Kumquats do well in soil with any pH, but slightly acidic soil is ideal. If you choose to grow them directly in the ground, add a high-quality potting soil to enrich the soil and improve drainage. Do not plant kumquats in dense clay soil, as root rot is likely. You can add a layer of pebbles or gravel to the pot (or to the hole in the ground) to ensure proper drainage.

A potting soil designed for cactus or citrus is ideal for growing kumquats in pots, but any general-purpose potting soil will work.


Proper watering is one of the keys to growing any citrus plant, but particularly those grown in pots. The aim is to keep the soil moist but not wet. Stick your finger into the soil, at least up to the second knuckle. If you feel dampness at your fingertip, wait to water. If it feels dry, water your plant until you see it run out of the bottom of the pot. It's also a good idea to use pot feet so your plant doesn’t sit in water.

Outdoors, a thick layer of mulch over the root zone will keep the soil moist. The first few years of growth are especially important for keeping the plant's roots moist. A layer of mulch over the root zone will help preserve soil moisture, but keep the mulch several inches back from the trunk to avoid fungal problems. Once established, kumquat trees typically require deep watering only during dry spells.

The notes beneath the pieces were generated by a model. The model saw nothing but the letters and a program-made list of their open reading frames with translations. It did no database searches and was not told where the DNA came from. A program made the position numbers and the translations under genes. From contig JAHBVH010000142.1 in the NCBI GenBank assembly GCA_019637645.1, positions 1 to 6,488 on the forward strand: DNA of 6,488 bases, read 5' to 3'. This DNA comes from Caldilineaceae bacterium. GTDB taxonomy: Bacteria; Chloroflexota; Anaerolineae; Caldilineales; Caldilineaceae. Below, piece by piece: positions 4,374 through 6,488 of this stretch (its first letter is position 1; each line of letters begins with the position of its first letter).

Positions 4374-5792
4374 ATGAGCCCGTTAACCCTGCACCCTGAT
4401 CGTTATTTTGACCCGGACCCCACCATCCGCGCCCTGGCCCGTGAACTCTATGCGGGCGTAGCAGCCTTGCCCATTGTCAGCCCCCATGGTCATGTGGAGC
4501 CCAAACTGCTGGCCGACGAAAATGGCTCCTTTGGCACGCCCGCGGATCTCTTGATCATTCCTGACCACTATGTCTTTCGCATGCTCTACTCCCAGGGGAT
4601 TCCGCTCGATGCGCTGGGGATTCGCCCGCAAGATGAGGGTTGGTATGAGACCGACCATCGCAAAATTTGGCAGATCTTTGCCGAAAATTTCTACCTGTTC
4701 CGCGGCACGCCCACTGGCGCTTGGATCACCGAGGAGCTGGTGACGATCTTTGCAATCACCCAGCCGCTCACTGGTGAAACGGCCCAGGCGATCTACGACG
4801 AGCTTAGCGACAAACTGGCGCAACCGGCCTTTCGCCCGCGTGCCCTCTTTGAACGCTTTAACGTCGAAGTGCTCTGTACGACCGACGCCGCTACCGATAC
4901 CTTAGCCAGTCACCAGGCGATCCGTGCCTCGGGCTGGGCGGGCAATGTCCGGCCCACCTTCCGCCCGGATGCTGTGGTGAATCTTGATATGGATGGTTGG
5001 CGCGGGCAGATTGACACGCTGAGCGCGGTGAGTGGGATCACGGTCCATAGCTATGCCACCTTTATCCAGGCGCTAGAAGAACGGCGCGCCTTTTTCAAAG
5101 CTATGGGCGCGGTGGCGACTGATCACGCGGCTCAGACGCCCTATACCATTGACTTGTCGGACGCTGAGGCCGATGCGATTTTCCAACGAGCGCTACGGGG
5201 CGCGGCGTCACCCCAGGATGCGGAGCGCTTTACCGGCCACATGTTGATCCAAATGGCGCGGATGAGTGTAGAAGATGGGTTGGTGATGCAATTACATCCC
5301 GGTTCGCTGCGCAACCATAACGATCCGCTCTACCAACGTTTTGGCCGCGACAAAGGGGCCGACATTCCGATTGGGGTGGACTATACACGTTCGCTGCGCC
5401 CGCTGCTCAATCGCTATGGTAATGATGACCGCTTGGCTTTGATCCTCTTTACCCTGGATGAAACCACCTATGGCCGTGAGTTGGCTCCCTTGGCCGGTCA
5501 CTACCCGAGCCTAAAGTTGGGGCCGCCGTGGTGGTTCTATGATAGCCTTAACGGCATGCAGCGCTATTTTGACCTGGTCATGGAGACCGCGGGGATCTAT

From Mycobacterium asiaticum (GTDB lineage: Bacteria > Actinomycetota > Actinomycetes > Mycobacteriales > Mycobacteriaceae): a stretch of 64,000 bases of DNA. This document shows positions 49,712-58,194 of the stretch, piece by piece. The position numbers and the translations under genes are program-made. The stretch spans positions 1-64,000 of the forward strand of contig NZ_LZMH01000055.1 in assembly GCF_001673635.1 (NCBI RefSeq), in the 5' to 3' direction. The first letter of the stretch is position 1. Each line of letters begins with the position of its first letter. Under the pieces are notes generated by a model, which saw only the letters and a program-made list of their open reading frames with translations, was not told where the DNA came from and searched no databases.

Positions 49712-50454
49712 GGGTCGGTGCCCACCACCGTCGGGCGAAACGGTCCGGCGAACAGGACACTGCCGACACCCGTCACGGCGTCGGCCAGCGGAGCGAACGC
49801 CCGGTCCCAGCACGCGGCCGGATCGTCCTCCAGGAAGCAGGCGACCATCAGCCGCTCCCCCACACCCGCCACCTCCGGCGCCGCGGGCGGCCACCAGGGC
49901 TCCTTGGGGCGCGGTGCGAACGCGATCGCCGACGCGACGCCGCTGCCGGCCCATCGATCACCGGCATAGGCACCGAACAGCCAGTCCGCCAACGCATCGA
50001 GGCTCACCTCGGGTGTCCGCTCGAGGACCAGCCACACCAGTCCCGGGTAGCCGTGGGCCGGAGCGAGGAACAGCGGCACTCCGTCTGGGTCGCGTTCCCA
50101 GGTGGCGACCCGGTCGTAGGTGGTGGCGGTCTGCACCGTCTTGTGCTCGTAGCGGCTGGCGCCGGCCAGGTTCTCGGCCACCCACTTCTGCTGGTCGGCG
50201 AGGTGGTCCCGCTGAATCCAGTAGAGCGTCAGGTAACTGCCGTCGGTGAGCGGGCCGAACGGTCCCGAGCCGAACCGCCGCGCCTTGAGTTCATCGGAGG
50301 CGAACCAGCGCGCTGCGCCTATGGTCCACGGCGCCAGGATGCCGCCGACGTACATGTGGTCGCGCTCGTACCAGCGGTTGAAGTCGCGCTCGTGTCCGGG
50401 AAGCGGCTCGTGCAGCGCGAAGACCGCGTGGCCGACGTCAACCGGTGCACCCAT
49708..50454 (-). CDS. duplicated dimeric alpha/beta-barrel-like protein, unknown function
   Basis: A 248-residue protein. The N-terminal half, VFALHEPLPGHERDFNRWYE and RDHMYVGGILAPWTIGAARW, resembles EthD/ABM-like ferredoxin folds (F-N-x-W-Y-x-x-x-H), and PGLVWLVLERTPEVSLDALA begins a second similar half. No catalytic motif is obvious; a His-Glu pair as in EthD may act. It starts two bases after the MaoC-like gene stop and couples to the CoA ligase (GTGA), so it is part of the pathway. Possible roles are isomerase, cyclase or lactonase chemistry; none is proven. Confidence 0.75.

Temperature and Humidity

This is not a frost-tolerant plant. In zones 8 and below, bring potted plants indoors for the winter. After the last frost in spring, you can bring your tree outside and put it in a sunny, protected spot when nighttime temperatures are consistently above freezing. However, be sure to harden it off with progressively longer visits outdoors over several weeks before moving it to its permanent summer location.

Ideal humidity levels for kumquat is 50 to 60 percent. If your plant is indoors, particularly in winter when the heat is on, misting the leaves with water can help keep your kumquat tree happy.


Withhold feeding for the first two or three months, then feed regularly during the growing season. Stop fertilizing in the heart of winter. In the spring, feed your kumquat with a slow-release, all-purpose or citrus fertilizer. During the growing season, give your tree regular applications of a diluted liquid fertilizer, such as liquid kelp, fish emulsion, or a seaweed and fish emulsion combination. Water well before and after applying fertilizer to prevent burning the plant.

Varieties of Kumquats

Kumquat trees are produced by grafting fruit-bearing branches onto the rootstock of oranges and grapefruits. If kumquat seeds are planted, they will not produce viable trees.

  • Citrus japonica 'Nagami', the most popular type of kumquat, is oval in shape and has deep-orange fruit with two to five seeds per kumquat.